Low-income teenage mothers who participated in an intensive education, counseling, and parenting program were just as likely to stay on welfare, be unemployed, and have another child as those who didn’t receive the same services, a study from the organization that designed the program concludes.
Created by the New York City-based Manpower Research and Demonstration Corp., a nonprofit research organization focusing on welfare and education, the New Chance program did produce a few modest successes. But it was unable to generate long-term effects in the lives of those it was meant to help--young mothers without a high school education.
Three and a half years after entering the program, about half of the women received either a high school or general-equivalency diploma. But of the 2,079 women who responded to the survey, 75 percent were receiving public assistance, and 75 percent had gone through another pregnancy.
The 28 percent of mothers who were working were earning an average of $5.66 an hour, according to the report released last week, “New Chance: Final Report on a Comprehensive Program for Disadvantaged Young Mothers and Their Children.”
Coming as a historic overhaul of the nation’s welfare system gets under way in the states, the findings of the report also suggest just how difficult it can be to move poor mothers from a life of welfare dependency into one of self-sufficiency--the chief aim of the welfare changes enacted last year.
“The report suggests that we need to proceed with caution,” said Janet Quint, a senior research associate at the MRDC.
New Chance, primarily subsidized with about $3 million in state and local government grants over eight years, was originally implemented at 16 sites in 10 states, and still operates in 12 cities.
The researchers followed 2,322 teenage mothers who applied for New Chance between 1989 and 1991. One-third of them, which made up the control group, did not enroll in the program. Nonetheless, many members of the control group also sought General Educational Development diplomas and received additional help elsewhere.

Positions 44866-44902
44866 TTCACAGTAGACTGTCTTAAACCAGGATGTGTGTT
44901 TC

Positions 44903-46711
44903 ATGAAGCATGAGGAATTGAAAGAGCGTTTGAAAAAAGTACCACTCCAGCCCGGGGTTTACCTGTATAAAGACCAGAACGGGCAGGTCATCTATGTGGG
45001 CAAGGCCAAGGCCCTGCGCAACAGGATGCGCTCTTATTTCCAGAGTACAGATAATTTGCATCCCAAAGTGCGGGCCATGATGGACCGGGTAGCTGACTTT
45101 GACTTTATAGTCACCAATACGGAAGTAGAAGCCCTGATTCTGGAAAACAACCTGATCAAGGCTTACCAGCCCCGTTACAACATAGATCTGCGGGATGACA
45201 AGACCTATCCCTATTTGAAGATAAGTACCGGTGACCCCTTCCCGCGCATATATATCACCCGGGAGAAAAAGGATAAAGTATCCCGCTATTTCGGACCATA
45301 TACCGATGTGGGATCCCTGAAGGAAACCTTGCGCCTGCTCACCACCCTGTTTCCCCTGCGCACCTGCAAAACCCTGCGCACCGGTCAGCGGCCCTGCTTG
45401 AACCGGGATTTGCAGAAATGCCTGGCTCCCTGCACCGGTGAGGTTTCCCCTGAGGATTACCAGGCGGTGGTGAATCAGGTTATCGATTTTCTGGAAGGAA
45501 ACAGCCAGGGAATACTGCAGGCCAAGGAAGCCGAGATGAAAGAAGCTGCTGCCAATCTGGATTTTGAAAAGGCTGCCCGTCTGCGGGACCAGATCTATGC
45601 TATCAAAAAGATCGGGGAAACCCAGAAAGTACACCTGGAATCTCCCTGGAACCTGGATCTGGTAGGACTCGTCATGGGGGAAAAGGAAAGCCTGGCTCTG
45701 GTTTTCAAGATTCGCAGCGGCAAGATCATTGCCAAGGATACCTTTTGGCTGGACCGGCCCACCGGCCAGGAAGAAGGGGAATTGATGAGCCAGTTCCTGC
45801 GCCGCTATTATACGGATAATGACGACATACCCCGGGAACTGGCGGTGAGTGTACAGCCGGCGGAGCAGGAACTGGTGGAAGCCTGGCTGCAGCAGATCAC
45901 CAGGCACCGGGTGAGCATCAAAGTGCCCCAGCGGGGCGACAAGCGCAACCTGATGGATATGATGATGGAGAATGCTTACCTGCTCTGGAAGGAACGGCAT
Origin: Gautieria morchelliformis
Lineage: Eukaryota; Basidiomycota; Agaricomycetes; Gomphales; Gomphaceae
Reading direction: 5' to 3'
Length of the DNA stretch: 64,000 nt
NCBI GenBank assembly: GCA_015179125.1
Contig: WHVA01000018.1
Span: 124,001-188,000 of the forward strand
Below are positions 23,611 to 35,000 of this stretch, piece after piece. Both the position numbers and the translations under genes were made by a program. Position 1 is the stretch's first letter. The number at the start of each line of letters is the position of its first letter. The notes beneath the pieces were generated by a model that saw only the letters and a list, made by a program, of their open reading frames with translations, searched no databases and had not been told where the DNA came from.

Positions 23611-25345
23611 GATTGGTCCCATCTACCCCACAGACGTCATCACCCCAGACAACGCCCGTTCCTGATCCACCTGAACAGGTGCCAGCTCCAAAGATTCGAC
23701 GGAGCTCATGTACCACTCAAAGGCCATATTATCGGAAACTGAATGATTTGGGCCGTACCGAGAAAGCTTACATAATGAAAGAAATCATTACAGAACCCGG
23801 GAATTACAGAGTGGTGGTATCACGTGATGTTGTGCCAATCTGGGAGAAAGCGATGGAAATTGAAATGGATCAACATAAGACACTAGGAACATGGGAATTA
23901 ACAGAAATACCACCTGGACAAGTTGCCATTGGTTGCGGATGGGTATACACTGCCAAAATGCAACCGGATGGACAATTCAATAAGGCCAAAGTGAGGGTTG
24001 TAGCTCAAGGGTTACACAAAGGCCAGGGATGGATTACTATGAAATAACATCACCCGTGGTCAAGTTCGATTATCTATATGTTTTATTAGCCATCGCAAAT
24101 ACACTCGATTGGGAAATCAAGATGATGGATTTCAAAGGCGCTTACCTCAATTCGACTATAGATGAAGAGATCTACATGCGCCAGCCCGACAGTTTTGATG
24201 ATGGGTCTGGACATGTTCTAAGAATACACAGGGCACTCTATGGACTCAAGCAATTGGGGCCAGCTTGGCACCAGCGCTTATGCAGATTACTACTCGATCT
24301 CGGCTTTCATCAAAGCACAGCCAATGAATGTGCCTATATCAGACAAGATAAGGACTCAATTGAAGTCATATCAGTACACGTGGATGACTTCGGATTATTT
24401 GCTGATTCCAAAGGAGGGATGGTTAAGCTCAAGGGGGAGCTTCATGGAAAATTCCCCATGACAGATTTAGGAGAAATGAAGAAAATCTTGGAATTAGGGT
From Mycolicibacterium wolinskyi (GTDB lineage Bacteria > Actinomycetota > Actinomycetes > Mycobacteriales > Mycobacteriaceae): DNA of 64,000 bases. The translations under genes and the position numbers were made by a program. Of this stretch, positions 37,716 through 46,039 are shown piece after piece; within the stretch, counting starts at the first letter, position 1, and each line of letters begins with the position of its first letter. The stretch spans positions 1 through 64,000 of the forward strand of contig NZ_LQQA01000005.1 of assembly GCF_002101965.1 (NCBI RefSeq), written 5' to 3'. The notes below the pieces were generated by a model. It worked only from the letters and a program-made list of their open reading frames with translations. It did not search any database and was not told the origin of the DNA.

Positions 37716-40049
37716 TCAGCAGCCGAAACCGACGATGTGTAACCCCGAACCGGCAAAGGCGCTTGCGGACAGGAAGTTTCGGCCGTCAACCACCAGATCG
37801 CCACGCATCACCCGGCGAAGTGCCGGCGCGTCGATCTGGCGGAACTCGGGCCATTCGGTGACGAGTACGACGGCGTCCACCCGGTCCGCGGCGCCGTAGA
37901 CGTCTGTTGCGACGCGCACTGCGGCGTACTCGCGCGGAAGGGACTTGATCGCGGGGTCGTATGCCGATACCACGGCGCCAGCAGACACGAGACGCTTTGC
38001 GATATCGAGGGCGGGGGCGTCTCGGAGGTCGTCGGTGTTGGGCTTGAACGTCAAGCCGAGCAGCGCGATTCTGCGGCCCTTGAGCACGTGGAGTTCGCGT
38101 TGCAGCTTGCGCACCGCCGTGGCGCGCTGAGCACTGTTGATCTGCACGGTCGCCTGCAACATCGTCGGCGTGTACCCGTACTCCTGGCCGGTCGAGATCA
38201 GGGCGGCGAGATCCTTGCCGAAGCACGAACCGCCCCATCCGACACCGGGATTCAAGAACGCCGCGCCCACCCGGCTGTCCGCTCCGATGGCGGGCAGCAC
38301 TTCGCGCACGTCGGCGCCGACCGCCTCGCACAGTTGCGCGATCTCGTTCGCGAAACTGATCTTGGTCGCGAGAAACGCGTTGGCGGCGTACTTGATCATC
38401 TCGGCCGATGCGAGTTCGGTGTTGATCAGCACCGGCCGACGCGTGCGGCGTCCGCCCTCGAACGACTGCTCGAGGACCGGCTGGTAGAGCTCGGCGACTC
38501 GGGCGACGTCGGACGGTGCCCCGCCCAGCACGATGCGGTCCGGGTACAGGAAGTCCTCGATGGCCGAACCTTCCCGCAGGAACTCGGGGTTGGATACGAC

In addition to its shortcomings in helping the young mothers, New Chance also failed to improve the cognitive development of the participants’ young children, the study shows. Surprisingly, women in the experimental group experienced more parenting-related stress and depression than those in the control group.
One of the reasons the program did not have the desired effects is that most of the participants left after six months, even though the services were designed to last 18 months, according to Donna Butts, the executive director of the Washington-based National Association for Adolescent Pregnancy and Parenting, a membership organization for professionals who run programs for teenage parents.
Under the 1996 federal welfare law, teenage mothers must stay in school if they want to receive benefits. But additional sanctions against the adolescents are not the answer, Ms. Butts contends.
“This whole tone of punishment and blame against young people is just really serious,” Ms. Butts said. Teenage mothers “are so disenfranchised already.”
But Robert Rector, a senior policy analyst at the Heritage Foundation, a conservative Washington think tank, said he was not surprised by the results. “In theory, the left says if you can make them have a better life, therefore, they will choose this better life instead of having kids, but it doesn’t seem to work.”
Instead, he said, programs need to emphasize marriage.
Ms. Butts cautioned against applying the report’s findings to all programs designed to help teenage mothers. “These were very poverty-entrenched individuals,” she said. “They were not teen mothers who had any sort of role models or opportunities.”
For More Information:
“New Chance: Final Report on a Comprehensive Program for Disadvantaged Young Mothers and Their Children’’ will be available in August for $18, plus $3 shipping and handling, from the Manpower Research and Demonstration Corp., 3 Park Ave., New York, N.Y. 10016; (212) 532-3200. An executive summary will also be available for $4.
A version of this article appeared in the July 09, 1997 edition of Education Week